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Pentagon delivers new guidelines on transferring detainees to Guantanamo

U.S. Secretary of Defense James Mattis during a news conference at the Presidential Palace in Helsinki, Finland, on Nov. 6, 2017. (Matti Matikainen/Xinhua/Sipa USA/TNS)

Defense Secretary Jim Mattis has given the White House its new policy guidance on transferring detainees to the U.S. Navy base at Guantanamo Bay, Cuba, a critical report intended to outline whether the Pentagon backs promises President Donald Trump made on the campaign trail to fill the prison with “bad dudes.”

“This policy provides our warfighters guidance on nominating detainees for transfer to Guantanamo detention should that person present a continuing, significant threat to the security of the United States,” Pentagon spokeswoman Cmdr. Sarah Higgins said.

The report was not made public.

“Terrorists are not merely criminals,” Trump said in his State of the Union address, announcing his orders to keep the prison open. “They are unlawful enemy combatants. And when captured overseas, they should be treated like the terrorists they are.”

The White House referred questions back to the Defense Department, which provided no additional details on who will be tasked with nominating detainees for transfer and whether it covers Islamic State fighters, such as a group of British fighters nicknamed “the Beatles.”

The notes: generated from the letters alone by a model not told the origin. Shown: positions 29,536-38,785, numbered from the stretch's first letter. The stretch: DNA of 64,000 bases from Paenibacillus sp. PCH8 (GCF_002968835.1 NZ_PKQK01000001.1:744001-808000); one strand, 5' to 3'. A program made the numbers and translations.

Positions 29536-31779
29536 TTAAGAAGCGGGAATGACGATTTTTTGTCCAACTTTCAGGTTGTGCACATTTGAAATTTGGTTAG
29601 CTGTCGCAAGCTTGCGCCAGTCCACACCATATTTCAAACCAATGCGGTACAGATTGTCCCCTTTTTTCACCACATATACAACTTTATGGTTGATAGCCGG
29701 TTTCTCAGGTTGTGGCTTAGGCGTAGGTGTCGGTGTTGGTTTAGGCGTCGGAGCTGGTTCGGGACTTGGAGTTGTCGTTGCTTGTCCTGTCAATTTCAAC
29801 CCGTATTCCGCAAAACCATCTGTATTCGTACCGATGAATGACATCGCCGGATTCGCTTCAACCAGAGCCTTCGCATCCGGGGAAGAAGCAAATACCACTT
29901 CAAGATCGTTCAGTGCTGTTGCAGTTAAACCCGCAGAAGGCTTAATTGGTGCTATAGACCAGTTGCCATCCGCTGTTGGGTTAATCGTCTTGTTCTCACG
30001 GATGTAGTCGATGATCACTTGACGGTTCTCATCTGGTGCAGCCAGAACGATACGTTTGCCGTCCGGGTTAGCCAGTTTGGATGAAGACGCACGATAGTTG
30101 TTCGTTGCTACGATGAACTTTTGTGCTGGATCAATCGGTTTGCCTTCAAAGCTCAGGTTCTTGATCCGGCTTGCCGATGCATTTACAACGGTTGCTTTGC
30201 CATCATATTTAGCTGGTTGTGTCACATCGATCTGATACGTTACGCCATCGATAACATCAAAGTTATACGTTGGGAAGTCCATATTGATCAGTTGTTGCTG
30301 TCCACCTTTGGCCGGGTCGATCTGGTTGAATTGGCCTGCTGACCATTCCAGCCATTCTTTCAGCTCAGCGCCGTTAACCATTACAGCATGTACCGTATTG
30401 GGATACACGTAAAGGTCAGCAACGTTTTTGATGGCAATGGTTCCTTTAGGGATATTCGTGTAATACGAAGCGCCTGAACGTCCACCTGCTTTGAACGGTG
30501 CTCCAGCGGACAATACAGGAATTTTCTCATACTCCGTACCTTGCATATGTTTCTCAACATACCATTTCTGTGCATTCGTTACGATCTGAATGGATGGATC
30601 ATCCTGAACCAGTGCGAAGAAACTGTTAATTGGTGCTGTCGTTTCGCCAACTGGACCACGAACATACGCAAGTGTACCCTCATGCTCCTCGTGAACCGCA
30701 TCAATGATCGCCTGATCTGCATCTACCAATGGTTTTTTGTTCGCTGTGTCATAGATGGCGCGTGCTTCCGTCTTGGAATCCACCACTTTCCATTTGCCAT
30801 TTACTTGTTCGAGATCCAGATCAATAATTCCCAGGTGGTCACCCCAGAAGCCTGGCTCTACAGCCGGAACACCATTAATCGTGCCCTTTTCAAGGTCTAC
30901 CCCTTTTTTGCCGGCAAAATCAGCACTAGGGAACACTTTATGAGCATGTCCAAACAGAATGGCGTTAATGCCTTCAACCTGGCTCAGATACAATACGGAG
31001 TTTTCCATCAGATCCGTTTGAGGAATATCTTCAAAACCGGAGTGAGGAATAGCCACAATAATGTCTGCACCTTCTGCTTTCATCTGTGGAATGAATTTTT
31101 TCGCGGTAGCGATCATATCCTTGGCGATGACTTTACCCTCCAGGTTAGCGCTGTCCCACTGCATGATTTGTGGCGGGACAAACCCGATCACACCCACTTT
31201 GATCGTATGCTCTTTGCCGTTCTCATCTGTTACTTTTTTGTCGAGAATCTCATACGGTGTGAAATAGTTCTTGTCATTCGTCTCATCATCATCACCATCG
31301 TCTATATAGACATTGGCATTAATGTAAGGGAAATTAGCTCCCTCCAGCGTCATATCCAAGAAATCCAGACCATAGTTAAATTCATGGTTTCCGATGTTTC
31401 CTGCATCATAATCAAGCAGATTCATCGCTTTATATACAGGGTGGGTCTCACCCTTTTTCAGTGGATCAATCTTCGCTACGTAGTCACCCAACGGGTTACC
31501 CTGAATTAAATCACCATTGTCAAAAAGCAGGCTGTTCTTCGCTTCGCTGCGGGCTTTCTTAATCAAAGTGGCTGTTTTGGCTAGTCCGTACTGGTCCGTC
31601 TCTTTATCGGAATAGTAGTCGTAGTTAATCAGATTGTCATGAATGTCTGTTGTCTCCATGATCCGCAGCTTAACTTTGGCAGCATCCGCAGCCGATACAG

Human rights groups quickly slammed news of the new policy despite seeing no details, interpreting that it will allow additional detainees.

“Given the history of torture, unlawful detention and complete lack of justice provided there, no new detainees should ever be transferred to Guantanamo,” said Daphne Eviatar, director of security with human rights at Amnesty International USA.

Earlier this year, Trump revoked his predecessor’s order to close the facility and declared the prison open to new detainees. Trump gave the Defense Department 90 days to develop a policy “governing transfer of individuals” to the military prison in collaboration with the secretary of state, attorney general, secretary of homeland security, director of national intelligence and others.

“The United States remains engaged in an armed conflict with al-Qaida, the Taliban, and associated forces, including with the Islamic State of Iraq and Syria,” it said, using language that suggested the Trump administration wanted a policy to send ISIS captives to the detention center that was set up for suspected al-Qaida and Taliban members and affiliates.

There are currently 40 captives, including 10 who were charged with war crimes at military commissions created by President George W. Bush.


© 2018 McClatchy Washington Bureau

Distributed by Tribune Content Agency, LLC.